In the year 2018, the machines (or more accurately humanoid robots equipped with guns) have dominated the world, and the remaining humans either hide or fight back as the Resistance. John Connor, now in his early 30s, is a commander of sorts. Many higher-ups in the Resistance don't believe he's the true prophet, although many people do. He encounters Marcus Wright, a man executed for murder in 2003, mysteriously up and around. Turns out, hey-oh, he's a cyborg! Cyberdine (a subsidiary of SkyNet or some such) harvested his body for science, and genetically engineered him to be mostly machine. There are lots of robot fights, explosions, driving around while robots fight and there are also explosions. Christian Bale uses his Batman voice, and Bryce Dallas Howard's character is pregnant, though never commented on, addressed, or mentioned whatsoever.


There are lots of little nods to the franchise throughout the film. Most of the robots are familiar, and there are loads of new ones (including ones that look like motorcycles, ones that look like sharp eels, and ones that look like humans. One of them even looks like that guy from Avatar, before he becomes a 12-foot Smurf shaman, or whatever. That's a review for another day. Someone also says "Come with me if you want to live!" which is almost always a good line. According to the trivia on the IMDb, even Kyle Reese's Nikes are similar to the ones that the "future" Kyle Reese wore in the original Terminator movie. However, extreme anal-retentive attention to detail does not a great movie make. The first Terminator film was directed by James Cameron, the man who directed two of the top-grossing films of all time, Acadamy and Golden Globe winner, etc. etc. etc. McG directed... Charlie's Angels. You can see where I'm going with this.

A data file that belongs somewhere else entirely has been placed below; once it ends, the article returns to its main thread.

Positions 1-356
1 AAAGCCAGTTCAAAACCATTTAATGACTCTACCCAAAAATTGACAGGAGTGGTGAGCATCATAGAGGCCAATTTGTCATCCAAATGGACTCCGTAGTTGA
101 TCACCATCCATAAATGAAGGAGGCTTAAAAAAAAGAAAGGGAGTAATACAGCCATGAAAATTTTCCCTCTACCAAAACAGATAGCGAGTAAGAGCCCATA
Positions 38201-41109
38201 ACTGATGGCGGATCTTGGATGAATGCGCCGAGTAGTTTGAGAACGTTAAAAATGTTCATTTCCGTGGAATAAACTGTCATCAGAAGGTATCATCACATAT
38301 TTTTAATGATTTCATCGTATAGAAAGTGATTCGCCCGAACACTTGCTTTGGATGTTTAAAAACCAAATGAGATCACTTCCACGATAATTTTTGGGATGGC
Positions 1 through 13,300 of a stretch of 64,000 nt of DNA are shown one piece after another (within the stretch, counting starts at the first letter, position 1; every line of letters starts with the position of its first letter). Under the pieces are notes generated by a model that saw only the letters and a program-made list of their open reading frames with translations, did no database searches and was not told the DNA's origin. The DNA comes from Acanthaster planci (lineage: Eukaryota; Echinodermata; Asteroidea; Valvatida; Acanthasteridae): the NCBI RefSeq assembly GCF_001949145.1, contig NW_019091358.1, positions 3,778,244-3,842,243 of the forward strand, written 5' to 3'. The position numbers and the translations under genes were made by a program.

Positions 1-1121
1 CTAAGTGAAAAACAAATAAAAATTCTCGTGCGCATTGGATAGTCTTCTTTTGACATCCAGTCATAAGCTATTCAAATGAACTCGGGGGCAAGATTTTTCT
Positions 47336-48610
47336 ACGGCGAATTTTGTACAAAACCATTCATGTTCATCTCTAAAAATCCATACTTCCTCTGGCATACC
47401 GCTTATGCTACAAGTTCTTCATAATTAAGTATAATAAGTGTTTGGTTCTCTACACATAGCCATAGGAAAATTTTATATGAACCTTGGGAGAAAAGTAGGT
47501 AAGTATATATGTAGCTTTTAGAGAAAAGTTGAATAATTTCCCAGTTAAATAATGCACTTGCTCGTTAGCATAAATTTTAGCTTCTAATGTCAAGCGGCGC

Most critics agree that Sam Worthington's performance is one of the best in the film. It's also nice to see Anton Yelchin, whom I primarily know from Charlie Bartlett and Star Trek. Supposedly, Yelchin studied Michael Biehn's performance as the original Kyle Reese to mimic his mannerisms and movements. He gives an intense and heated performance, a teenage boy who thinks he's tougher than he is, idolizes John Connor (his own son, crazily enough), and displays intelligence and intensity without much control. Worthington was an unknown before this film, though he was working with Cameron on Avatar first. Cameron recommended Worthington to McG for the role of Marcus Wright. Between this and Avatar, and the upcoming remake of Clash of the Titans, I expect to see more of him in the future. Bale gives a typical performance, I'm sorry to say. Not that he's awful, or anything. He was just like a dirty Bruce Wayne with his Batman's voice, though it was interesting to see the character of John Connor as an adult. Bryce Dallas Howard gives a decent performance, though her character (or perhaps herself in real life) is pregnant, which I would assume could be a bigger plot point given that it's John's child. However, it's never mentioned, alluded to, or acknowledged in any way. Oh well, I guess.


It's entertaining, though, which is better than nothing. It's worth a rent, and is good for some pretty crazy action scenes, good effects on the machines, and an interesting look at the future that Linda Hamilton spent two movies trying to prevent. I give it three and a half robot heart transplants out of five, or three and a half fake computer-generated Arnold Schwarzenegger robots out of five.